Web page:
- Sarah Gignoux-Wolfsohn is joining us from a Ph.D. at Northeastern University and will be working on population genomics and white-nose syndrome in bats with Brooke Maslo on our USFWS-funded project.
- Emily Moberg is joining our Coastal SEES project to work on bioeconomic models of fishery responses to climate change in collaboration with Eli Fenichel and Simon Levin. She just finished a Ph.D. in the MIT/WHOI program.
See our updated People page!
Multiple PhD and postdoctoral positions in climate change ecology and evolution
Three postdoctoral positions and one PhD position are available in the Pinsky Lab at Rutgers University to work on climate change ecology and evolution in marine ecosystems. The positions represent an exciting expansion of research efforts in this area. Broadly, research in the Pinsky Lab uses empirical data, mathematical models, and population genomics to study global change in the coastal ocean.
Key themes across all new positions include understanding the ecological and evolutionary processes that determine how climate variability and climate change filter through ocean communities to affect human behavior and the success or failure of conservation efforts. Postdocs and students will join an international network of collaborators across conservation, marine science, climate science, economics, sociology, and policy, including Josh Abbott (Arizona State U.), Daniel Schindler and Andre Punt (U. Washington), Dan Holland and Melissa Poe (NOAA), William Cheung and Daniel Pauly (U. British Columbia), Jorge Sarmiento (Princeton), Carl Folke (Stockholm U.), and Pat Halpin (Duke).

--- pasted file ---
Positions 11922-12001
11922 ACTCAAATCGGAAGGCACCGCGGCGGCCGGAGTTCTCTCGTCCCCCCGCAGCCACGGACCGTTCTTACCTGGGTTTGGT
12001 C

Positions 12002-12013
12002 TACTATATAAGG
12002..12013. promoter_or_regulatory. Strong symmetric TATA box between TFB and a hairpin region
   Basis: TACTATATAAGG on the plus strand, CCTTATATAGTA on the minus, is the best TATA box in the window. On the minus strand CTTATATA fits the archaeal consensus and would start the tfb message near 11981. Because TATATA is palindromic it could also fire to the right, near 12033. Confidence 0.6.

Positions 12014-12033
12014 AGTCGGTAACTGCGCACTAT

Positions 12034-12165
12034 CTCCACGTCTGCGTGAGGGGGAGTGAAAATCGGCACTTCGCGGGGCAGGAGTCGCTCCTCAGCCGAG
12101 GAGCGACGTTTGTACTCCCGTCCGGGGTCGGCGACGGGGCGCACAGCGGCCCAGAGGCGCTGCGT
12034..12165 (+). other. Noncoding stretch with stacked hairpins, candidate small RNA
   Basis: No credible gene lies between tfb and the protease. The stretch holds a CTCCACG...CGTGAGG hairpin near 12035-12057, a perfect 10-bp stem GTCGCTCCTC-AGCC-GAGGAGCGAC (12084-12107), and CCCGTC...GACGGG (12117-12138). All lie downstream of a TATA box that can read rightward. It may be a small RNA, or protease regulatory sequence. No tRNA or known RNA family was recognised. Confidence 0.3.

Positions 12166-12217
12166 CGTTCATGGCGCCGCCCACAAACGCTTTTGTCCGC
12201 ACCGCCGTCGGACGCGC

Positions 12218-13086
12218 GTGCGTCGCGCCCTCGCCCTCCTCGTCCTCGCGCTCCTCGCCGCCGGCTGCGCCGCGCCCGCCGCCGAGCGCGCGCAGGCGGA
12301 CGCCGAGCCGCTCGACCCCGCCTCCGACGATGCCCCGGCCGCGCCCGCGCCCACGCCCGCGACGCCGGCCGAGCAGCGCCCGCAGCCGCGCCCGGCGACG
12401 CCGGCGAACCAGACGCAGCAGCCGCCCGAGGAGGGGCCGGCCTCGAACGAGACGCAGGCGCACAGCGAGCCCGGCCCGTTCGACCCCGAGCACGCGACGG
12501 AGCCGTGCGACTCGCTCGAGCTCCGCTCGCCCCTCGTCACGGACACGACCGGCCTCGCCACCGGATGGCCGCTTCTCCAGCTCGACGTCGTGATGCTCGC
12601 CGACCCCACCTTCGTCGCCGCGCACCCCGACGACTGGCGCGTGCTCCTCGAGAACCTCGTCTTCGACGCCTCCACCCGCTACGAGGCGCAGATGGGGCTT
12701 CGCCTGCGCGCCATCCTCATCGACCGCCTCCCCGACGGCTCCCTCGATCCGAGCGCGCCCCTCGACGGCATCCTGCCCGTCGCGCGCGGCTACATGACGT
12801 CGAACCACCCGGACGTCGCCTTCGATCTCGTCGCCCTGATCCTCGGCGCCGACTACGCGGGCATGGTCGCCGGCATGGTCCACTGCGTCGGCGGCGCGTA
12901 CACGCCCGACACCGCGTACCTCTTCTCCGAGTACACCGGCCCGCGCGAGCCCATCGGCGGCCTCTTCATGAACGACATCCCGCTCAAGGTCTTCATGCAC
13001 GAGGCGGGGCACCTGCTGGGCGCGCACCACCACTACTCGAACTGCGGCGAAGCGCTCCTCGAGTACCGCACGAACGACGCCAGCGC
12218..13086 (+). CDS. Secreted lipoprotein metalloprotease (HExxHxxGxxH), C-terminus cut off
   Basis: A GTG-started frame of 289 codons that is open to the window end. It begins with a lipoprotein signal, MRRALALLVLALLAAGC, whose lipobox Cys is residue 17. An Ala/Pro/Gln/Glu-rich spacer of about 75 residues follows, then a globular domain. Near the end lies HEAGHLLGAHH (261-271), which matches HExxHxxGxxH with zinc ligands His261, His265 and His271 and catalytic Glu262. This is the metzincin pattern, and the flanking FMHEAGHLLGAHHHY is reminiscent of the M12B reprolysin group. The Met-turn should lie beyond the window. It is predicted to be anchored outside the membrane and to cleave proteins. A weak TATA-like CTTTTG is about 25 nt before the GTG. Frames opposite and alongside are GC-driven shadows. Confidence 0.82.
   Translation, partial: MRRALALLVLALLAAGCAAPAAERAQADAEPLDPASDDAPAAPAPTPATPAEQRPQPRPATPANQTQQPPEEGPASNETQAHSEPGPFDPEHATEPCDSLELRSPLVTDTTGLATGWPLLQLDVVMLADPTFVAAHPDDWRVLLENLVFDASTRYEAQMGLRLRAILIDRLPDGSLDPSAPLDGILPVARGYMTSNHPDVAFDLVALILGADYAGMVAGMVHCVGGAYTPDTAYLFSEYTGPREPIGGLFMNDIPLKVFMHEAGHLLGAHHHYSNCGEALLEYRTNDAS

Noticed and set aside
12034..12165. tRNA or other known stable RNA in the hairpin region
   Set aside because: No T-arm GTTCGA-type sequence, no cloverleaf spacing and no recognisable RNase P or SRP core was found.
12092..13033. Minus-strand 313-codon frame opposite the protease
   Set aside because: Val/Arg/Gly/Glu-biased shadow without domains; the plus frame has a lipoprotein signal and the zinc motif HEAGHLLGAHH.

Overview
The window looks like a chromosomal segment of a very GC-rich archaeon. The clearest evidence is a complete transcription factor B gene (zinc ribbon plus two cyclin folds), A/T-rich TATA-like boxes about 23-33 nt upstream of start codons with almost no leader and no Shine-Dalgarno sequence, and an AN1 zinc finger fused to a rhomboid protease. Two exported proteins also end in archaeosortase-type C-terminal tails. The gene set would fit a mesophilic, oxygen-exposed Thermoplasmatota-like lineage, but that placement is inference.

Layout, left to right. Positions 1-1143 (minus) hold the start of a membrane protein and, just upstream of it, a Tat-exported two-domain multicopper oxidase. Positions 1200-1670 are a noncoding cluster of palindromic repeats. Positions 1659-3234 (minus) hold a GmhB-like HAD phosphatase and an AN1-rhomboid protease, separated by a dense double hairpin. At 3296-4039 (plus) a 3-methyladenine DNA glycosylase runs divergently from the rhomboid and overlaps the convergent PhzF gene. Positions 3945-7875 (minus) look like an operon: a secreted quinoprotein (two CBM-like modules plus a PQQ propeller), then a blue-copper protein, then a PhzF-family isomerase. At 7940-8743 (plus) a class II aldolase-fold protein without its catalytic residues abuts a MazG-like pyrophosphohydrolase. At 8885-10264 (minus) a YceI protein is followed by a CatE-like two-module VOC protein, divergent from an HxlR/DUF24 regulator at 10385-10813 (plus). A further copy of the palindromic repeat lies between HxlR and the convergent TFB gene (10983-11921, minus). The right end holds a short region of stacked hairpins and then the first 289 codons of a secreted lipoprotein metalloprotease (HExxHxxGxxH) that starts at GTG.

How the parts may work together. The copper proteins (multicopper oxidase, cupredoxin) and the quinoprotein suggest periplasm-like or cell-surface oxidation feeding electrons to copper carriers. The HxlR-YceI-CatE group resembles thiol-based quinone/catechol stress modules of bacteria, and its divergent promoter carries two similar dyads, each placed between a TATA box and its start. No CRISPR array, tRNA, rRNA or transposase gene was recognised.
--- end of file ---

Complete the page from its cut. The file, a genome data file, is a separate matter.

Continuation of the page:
Three (3) postdoc positions are open: